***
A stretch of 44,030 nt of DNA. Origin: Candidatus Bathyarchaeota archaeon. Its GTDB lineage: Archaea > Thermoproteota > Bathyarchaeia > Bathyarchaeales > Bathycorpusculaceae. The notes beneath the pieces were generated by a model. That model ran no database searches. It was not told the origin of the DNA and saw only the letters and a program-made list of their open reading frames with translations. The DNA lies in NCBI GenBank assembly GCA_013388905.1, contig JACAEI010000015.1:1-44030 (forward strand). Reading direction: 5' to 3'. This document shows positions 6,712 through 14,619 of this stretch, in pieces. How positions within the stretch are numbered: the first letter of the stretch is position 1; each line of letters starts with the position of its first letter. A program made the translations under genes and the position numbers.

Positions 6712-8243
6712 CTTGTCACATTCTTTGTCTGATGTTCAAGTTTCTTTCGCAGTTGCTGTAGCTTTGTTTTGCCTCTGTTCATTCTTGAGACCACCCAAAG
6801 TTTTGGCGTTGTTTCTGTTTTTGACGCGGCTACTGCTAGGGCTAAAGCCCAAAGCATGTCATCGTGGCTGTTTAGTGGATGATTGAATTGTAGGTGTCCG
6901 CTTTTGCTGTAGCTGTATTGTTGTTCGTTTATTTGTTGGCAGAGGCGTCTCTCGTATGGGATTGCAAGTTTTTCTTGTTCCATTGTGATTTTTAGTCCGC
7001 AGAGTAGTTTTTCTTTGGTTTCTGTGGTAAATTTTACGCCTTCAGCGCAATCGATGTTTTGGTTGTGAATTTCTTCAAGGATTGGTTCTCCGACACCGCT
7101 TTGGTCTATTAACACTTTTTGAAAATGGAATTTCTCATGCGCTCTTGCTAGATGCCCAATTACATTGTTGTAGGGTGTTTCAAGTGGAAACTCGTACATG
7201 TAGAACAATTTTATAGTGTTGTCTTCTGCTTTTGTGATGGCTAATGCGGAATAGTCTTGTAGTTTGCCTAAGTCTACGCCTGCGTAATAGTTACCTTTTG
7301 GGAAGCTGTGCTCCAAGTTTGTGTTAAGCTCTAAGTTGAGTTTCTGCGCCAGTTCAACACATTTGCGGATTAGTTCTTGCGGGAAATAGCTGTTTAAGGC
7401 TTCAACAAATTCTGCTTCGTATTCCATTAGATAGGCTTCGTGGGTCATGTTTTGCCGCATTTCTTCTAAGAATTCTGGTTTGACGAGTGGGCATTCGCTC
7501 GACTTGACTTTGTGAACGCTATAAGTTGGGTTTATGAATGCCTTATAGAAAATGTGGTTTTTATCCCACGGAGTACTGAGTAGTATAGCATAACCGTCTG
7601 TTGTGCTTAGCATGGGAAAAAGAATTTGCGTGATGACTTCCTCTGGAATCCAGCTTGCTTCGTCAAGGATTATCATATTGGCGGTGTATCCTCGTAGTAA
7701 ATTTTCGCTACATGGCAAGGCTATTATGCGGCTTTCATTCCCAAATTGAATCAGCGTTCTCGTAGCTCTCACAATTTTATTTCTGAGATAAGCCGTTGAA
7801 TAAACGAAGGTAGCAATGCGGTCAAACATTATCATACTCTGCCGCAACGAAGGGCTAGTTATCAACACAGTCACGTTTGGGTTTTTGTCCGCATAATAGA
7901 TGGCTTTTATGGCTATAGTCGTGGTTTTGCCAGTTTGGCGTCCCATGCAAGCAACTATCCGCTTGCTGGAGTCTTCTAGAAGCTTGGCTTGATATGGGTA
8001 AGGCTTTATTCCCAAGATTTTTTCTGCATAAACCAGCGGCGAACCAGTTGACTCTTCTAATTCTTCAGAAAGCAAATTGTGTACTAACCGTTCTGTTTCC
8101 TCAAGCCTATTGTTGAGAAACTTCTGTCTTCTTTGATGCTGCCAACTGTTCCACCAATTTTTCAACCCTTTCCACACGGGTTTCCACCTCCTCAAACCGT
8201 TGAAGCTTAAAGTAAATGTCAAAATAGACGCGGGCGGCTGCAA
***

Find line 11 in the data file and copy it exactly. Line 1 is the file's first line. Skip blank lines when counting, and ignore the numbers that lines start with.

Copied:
7501 GACTTGACTTTGTGAACGCTATAAGTTGGGTTTATGAATGCCTTATAGAAAATGTGGTTTTTATCCCACGGAGTACTGAGTAGTATAGCATAACCGTCTG